LUCIANO BONADER (ARGENTINA) | Vice President, Governance Committee Chair:

At first, I was curious about finding people who were going through similar things to what I’ve been experiencing in terms of mental health. I wanted to find a place where I could openly talk about my mental illness. I joined without knowing what to expect, and it just exceeded my expectations. Students With Psychosis has become an essential part of my life. I know that I made friends and that there is a community where I can find support. It has also helped me with being more open about my mental illness. I think lived experience is critical in Students With Psychosis’ present and future work. The perspective of people living with Psychosis gives a unique touch to what Students With Psychosis can offer. The lived experience perspective is how Students With Psychosis creates an environment of understanding and opportunities to generate safe spaces.


Luciano Bonader lives in a small province in the Northwest of Argentina and is currently studying a bachelor’s in Teaching English as a Second/Foreign language. He openly identifies as transgender nonbinary. He’s a poet and writer and has published in magazines and anthologies; he also studied music and singing for years, performed solo and as part of choirs, and has experience teaching from young children to adults. Diagnosed with Bipolar Disorder type 2 with psychotic features and generalized anxiety after over a decade looking for answers, he joined Students With Psychosis as a student leader and is part of the Executive Board since 2020, serving as Vice President of the board. A firm believer in having an open mind and the power of art, he thinks that peer support and work are part of mental health advocacy and openly talking about mental illness, when possible, is a tool to create more empathy and acceptance. He shares his story to make it known that some things are better to talk about.

SEAMUS HAWKS (USA) | Treasurer & Finance Committee Chair:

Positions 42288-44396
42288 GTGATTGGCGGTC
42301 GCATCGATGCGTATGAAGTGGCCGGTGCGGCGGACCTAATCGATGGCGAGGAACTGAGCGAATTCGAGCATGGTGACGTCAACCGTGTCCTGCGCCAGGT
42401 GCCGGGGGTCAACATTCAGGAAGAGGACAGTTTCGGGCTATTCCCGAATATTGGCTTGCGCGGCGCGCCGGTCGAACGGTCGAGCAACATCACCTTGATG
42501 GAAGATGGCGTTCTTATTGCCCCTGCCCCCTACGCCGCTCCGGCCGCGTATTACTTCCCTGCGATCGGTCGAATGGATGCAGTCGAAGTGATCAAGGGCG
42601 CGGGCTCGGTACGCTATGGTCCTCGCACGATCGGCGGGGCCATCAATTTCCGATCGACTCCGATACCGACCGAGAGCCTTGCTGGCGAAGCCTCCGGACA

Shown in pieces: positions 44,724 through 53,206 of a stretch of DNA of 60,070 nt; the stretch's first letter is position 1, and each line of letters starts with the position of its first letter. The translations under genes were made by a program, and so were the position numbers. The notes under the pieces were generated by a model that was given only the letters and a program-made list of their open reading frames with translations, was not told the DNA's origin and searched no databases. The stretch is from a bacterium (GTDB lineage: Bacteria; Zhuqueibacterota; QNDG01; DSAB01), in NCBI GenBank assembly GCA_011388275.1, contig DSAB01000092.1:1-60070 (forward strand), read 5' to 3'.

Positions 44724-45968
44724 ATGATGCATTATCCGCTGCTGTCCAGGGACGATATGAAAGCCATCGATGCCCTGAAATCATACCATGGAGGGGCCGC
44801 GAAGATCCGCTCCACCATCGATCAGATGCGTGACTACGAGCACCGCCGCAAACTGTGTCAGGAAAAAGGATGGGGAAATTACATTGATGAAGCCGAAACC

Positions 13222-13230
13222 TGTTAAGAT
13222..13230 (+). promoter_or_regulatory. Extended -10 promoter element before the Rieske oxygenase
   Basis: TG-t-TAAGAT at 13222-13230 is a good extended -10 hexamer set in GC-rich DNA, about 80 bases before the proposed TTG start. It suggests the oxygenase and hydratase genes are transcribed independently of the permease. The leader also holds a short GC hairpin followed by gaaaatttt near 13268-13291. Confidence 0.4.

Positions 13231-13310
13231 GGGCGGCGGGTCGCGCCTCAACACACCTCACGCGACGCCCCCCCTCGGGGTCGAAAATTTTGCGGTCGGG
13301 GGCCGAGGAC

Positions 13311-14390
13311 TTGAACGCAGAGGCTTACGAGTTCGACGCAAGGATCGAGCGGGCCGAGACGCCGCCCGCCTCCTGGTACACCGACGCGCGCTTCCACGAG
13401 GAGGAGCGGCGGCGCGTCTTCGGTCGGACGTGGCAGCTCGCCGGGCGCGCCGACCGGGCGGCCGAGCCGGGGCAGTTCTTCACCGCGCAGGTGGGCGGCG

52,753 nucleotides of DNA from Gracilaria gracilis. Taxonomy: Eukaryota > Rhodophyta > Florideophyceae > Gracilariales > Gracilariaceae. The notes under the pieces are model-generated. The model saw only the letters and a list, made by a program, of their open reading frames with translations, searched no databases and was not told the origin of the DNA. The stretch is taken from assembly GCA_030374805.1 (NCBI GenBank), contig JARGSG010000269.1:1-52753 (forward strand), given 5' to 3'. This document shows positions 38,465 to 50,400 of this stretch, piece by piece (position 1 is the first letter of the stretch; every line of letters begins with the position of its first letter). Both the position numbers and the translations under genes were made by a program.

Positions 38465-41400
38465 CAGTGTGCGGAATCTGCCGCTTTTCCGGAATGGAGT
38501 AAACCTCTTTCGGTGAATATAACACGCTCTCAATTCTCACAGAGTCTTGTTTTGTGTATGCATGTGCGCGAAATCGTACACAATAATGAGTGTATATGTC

I joined Students With Psychosis because, shortly after getting my diagnosis of schizoaffective disorder, I was surprised at how much of a lack of support there was available before the point of crisis, even in a big city. I joined Students With Psychosis because I could give advice and receive advice on coping mechanisms from people who live with the same mental health problems as me. Plus, Students With Psychosis proves that, when given the proper support and early intervention, people with psychosis can achieve quite a lot but often are written off rather than helped. I initially joined mainly for support, but I wanted to give back after a while, so I got more involved, first as an intern, then on the Executive Board, and now as the Operations Director. Students With Psychosis has helped my life as a student by giving me support through talking to other students dealing with the same problems. These discussions have been invaluable since I have struggled to find students to relate to about psychosis elsewhere. Before Students With Psychosis, I would inevitably have a regular breakdown every semester. Since joining Students With Psychosis, my semesters have been much more manageable. Students With Psychosis has also profoundly impacted my personal life by giving me a community and a way to help others. Students With Psychosis has empowered me to do something about psychosis, to help, rather than subjected to its effects. Through SWP, I’ve met so many friends that I would never have otherwise, and I’ve found a sense of purpose to come from all the struggles I’ve had with mental health, turning a bad situation into something useful for both myself and others. I think the perspective of students with lived experience, and people with lived experience in general, is critical and underrepresented. The vast majority of representation for psychosis comes from people who do not know what it’s like to live with it. Of course, allies are also very much needed, but we need people with lived experience to have a voice when it comes to psychosis advocacy. Leadership from the lived experience perspective is where Students With Psychosis can change the public conversation. Students With Psychosis shows that people with psychosis are more than capable of engaging in discussions about their treatment and the stigma coming from the plentiful inaccurate portrayals. More than capable, Students With Psychosis is doing it already.